The concept was simple: there were 1,000,000 pixels available for purchase at $1 per pixel. You could purchase a block of pixels and put your digital advertisement in that location. This kind of thing took-off in the early years of the internet, and as you can imagine, it was sold-out pretty quickly as it also garnered a lot of attention internationally.

The site is still available to visit today if you want to take a look, though be careful on which ads you click because who knows where they will take you!

The creator of this website was Alex Tew. He has since moved on to bigger and better, as evident by founding Calm.com, which generates £150-200 Million in revenue per year.

All it takes is one idea to get started.

Alex’s story is not original by any means. He had a “flash-in-the-pan” idea, and leveraged that idea to then fuel future endeavors. In reality, many people would be happy with the results of his original million dollar homepage idea – it’s proof that just one idea can change your life forever.

I remember back in college when I had a few of my friends over for some drinks. We all got pretty buzzed, and one of my friends started talking about how if we could just come up with one idea, we would be set for life. He kept emphasizing how all it would take was one idea. Just one!

Hell, that should be easy, right? So, the rest of the evening, we all brainstormed what were likely terrible ideas before ultimately giving into the alcohol.

I don’t remember any details around the ideas we discussed, but I do remember thinking back on the entire evening for years to come. My friend was oversimplifying things a bit, but he wasn’t entirely wrong. All you need is one idea. So many people have made a fortune by finding an idea they believe in and making it a reality.

Thinking back on that evening with my friends, I see that we were all seeking more than one idea. We were trying to come up with one revolutionary idea. That was never going to happen, especially from us.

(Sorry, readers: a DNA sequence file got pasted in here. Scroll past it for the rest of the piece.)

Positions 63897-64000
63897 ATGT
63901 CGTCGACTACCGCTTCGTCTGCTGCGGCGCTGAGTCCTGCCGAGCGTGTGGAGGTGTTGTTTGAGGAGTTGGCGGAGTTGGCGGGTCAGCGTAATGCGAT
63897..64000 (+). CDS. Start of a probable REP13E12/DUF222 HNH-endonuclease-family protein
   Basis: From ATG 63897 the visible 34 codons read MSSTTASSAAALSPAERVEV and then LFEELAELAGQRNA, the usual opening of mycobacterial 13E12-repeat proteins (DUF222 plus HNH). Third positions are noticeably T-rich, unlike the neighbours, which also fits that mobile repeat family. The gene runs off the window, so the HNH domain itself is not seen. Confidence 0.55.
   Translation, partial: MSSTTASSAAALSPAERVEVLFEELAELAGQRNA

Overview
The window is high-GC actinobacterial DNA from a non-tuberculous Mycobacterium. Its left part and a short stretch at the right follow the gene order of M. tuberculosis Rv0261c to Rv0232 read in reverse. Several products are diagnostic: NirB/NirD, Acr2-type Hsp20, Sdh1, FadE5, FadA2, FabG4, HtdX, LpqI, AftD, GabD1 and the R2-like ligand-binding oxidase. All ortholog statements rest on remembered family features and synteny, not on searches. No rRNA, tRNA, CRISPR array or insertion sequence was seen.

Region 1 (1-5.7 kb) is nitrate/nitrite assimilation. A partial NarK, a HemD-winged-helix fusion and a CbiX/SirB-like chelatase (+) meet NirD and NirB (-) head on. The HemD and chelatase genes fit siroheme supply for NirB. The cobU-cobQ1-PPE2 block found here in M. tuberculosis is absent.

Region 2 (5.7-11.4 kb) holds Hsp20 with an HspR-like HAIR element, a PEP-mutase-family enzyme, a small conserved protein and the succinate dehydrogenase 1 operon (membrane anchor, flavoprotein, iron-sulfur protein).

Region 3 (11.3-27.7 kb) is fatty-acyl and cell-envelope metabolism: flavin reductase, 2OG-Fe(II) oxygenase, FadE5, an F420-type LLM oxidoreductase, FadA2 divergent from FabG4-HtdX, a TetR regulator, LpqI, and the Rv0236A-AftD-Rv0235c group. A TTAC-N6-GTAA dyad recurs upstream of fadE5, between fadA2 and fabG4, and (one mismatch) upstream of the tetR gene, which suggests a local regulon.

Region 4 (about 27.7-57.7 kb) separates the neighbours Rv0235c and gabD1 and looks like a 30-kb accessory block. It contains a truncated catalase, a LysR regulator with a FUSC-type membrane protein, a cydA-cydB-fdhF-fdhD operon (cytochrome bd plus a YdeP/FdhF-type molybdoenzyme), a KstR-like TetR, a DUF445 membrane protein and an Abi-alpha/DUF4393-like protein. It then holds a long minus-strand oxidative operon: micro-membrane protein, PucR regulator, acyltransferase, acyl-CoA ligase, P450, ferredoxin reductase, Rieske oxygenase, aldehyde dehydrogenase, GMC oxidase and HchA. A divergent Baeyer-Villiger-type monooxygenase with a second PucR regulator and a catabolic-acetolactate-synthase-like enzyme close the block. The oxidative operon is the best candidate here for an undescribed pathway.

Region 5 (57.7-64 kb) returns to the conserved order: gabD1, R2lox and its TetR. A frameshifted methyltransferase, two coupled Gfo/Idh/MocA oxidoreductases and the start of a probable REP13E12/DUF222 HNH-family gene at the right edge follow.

You don’t need a revolutionary idea, just a small twist on an already proven one.

Time can be a great teacher if you let it. I have learned a lot over the years about entrepreneurship, creative thinking, and bringing ideas to life. I have started a multitude of businesses that didn’t work out, but they didn’t “fail” because along the way I picked up new skills. Things like:

  • How to communicate value
  • How to use content marketing to build an email list
  • How to position a brand
  • How to sell

Through it all, I started to refine my skills so that the likelihood of my next idea being a success would be just a little higher. And eventually, my skills (and timing) came together when I started LearnDash.

Over the years, I have realized that there are very few original ideas out there. You don’t have to create an entirely new category, like Steve Jobs did with the iPhone. All that is needed is an original take on a concept that is already proven. This is particularly easy to do in software, but can apply to any industry.

How you can find an opportunity for your idea.

Most good ideas come from a point of user research. The easiest way to find a winning idea is to look at reviews of the products you love, and to document the common complaints. Then, create a solution that addresses one of those issues.

If you want to sell physical products, jump to the Amazon reviews to see what people are saying.

If you would like to sell software, go to Capterra or G2Crowd and do the same. In these reviews, you will find the profitable segments of very well established markets. No need to reinvent the wheel, just create a better wheel.

Of course, establishing product-market fit is only a part of the equation. It makes no sense to build something if you can’t get it in front of your intended audience. As such, my advice is to avoid building and start marketing instead!

Create a sales page that calls out the features & benefits of your product based on the research you did, then start creating content. Build an audience first. If your message is resonating, you will get people asking when your product will be available. At this point, you know you have a market, and also initial customers.

Ideas are inherently worthless.

As you probably already know, ideas are worthless. The value comes in execution and bringing that idea to life. If you have done your market research and know that it is viable, then all your energy should be spent in making your mission known.

Your priority in any business is to make money. If you are working on something that isn’t coming to fruition in the way you envision, don’t get discouraged. It’s not a failure by any means. Take your lessons learned and apply it to your next project.

It is only a failure if you stop trying.